SINGAPORE: The U.S. dollar started the week on the front foot, boosted by defensive buying as investors remained on edge following a spike in COVID-19 cases in some cities in China that prompted officials to tighten restrictions.
China's capital Beijing reported two COVID-19 deaths for Nov. 20, with the city's most populous district urging residents to stay at home on Monday, extending a request from the weekend. The rising cases have cast doubt on the hopes of an early easing in strict pandemic restrictions.
"The outlook for China's zero-Covid market will remain a key source of volatility," said Carol Kong, a currency strategist at Commonwealth Bank of Australia.
"If we do see another set of step up in restrictions, it indicates to me that the Chinese officials are still wary of any eventual reopening."
The dollar index rose 0.131% to 107.030 on Monday, after logging its biggest weekly gain in a month last week, while the offshore Chinese yuan rate was at $7.1700 per dollar.
Hawkish comments from the Federal Reserve officials have helped the safe-haven dollar stabilise after its sharp dive earlier in November.
Investors will be keenly interested in the minutes from the Fed's November meeting due to be released on Wednesday that could shed light on how high officials ultimately expect to raise interest rates.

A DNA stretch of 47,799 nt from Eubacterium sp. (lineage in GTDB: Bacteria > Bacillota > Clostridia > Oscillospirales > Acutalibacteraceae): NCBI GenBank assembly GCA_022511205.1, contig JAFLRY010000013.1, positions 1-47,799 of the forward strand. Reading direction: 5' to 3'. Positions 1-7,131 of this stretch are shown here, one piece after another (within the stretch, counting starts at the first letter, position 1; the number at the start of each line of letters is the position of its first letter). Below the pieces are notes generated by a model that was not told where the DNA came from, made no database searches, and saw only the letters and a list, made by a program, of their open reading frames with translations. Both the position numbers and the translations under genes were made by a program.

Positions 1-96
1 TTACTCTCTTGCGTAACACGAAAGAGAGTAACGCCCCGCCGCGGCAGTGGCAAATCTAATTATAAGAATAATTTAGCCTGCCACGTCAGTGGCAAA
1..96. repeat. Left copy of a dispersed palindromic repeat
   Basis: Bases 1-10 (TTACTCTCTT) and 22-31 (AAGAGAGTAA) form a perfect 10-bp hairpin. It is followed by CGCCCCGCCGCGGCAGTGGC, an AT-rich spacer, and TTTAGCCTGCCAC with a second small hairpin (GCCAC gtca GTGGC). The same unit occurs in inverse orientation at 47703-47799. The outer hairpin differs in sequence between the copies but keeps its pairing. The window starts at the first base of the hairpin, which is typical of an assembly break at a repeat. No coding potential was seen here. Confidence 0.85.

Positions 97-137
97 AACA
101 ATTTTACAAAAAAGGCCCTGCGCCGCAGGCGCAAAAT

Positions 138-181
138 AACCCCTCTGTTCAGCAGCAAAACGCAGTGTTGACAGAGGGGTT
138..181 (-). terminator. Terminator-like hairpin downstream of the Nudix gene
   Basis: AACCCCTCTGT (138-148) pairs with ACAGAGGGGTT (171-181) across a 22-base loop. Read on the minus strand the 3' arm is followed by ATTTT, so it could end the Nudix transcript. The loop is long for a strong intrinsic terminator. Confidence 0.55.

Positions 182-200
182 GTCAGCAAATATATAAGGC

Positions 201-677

Meanwhile, cryptocurrencies remained under pressure, with bitcoin down 0.3% to $16,205.00, while Ether also shed 0.3%.
FTX owes its 50 biggest creditors nearly $3.1 billion, according to bankruptcy filings, as the collapsed crypto exchange undertakes a strategic review of its global assets.
The euro fell 0.21% to $1.0302, while sterling was last traded at $1.1851, down 0.30% on the day.
The Japanese yen weakened 0.04% versus the greenback at 140.42 per dollar.
The Australian dollar fell 0.25% versus the greenback at $0.665, while the kiwi was down 0.21% at $0.614. (Reporting by Ankur Banerjee in Singapore; Editing by Muralikumar Anantharaman)